Confirmation is a sacrament (a holy and visible sign of an invisible reality) appointed by God in which he gives the Holy Spirit to those who ask for it.

It’s development is linked to the sacrament of Baptism, which in the early Church, consisted of several rites or actions, including the pouring of water, laying on of hands, and anointing with holy oil. All of these were administered by the Bishop, usually at Easter. When the Church grew, it became impossible for the Bishop to baptise everyone at one time and in one place, and so Baptism, properly consisting of the pouring of water in the name of the Father, the Son, and the Holy Spirit, was split from Confirmation, which consisted in the laying on of hands and anointing with holy oil. The Church teaches, therefore, that Confirmation completes Baptism, by uniting us more firmly to Christ, increasing in us the gifts of God’s Holy Spirit, giving us a special grace of the Holy Spirit to be faithful witnesses to Christ, and increasing and deepening the grace which we received when we were baptised. Like Baptism, you can only be confirmed once.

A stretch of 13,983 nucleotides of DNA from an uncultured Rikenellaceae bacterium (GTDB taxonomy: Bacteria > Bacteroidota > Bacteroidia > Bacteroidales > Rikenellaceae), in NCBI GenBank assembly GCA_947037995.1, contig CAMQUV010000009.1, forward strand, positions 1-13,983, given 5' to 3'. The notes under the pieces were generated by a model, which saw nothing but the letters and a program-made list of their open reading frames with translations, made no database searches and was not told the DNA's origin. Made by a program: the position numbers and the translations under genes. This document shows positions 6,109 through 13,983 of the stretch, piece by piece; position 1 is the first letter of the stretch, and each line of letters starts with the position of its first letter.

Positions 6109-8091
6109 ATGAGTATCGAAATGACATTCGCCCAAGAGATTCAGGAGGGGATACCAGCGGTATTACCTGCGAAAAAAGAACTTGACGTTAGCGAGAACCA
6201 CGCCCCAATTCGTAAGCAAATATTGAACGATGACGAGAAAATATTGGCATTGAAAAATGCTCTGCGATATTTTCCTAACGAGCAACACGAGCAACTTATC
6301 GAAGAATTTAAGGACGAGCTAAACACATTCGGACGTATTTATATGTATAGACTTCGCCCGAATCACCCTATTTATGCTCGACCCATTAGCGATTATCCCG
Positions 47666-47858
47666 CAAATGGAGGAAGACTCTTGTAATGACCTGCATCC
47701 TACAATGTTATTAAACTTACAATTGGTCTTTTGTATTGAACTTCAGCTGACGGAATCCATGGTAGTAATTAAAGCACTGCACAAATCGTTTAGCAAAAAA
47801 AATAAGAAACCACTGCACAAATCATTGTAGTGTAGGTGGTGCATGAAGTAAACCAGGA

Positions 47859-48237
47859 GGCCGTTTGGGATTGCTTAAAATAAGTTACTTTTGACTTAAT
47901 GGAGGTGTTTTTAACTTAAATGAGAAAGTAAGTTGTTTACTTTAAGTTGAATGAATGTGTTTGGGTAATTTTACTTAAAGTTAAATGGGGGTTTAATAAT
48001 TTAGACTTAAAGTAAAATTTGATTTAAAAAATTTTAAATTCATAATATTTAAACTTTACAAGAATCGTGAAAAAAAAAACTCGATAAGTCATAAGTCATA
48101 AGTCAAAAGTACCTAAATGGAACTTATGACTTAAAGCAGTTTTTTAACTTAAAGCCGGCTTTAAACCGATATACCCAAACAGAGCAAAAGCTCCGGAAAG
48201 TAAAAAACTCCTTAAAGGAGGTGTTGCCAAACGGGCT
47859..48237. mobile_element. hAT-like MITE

Historically in the Church of England, it was at the point of Confirmation when people began to receive Holy Communion. However, it is no longer the case that you have to be confirmed to receive consecrated bread and wine. So in addition to Confirmation preparation, we also offer preparation for those who are not quite ready to receive Confirmation but who wish to receive Communion. At St Peter’s and St Paul’s and our other churches, we generally offer Confirmation preparation to anyone from the age of ten who freely decides to live a life as God’s child and asks for his Spirit, and First Communion preparation to anyone from the age of seven.

If you are interested in exploring the sacrament of Confirmation for yourself or your child, or exploring First Communion, please contact the Vicar.